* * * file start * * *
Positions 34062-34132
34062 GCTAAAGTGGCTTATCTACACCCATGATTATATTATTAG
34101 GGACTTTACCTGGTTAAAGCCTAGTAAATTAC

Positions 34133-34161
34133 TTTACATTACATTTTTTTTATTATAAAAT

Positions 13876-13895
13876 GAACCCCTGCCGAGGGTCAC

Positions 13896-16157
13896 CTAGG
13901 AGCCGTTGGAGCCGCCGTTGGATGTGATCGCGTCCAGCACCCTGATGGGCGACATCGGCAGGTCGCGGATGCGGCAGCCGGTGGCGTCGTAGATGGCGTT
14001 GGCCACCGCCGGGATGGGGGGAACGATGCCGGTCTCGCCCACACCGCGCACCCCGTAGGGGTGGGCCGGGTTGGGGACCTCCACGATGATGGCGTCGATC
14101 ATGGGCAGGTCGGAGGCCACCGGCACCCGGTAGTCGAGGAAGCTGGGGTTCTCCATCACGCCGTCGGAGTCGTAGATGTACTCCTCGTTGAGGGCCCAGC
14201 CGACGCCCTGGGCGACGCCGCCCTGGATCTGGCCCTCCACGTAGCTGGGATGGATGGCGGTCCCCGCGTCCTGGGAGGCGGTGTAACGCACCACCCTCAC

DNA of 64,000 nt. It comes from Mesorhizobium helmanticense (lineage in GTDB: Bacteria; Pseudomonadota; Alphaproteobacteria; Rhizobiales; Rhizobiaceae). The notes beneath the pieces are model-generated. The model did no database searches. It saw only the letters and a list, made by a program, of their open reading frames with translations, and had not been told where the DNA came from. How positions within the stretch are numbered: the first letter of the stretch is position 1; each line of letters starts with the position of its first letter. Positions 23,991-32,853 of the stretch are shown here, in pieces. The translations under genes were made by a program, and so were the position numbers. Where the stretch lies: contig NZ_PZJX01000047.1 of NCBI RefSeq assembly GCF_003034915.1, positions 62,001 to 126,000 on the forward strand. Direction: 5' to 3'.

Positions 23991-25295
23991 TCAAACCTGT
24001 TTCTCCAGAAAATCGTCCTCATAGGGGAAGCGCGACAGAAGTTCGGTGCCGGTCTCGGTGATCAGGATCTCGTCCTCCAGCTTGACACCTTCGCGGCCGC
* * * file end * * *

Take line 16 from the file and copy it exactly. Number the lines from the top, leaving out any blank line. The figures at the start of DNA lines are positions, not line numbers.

23991 TCAAACCTGT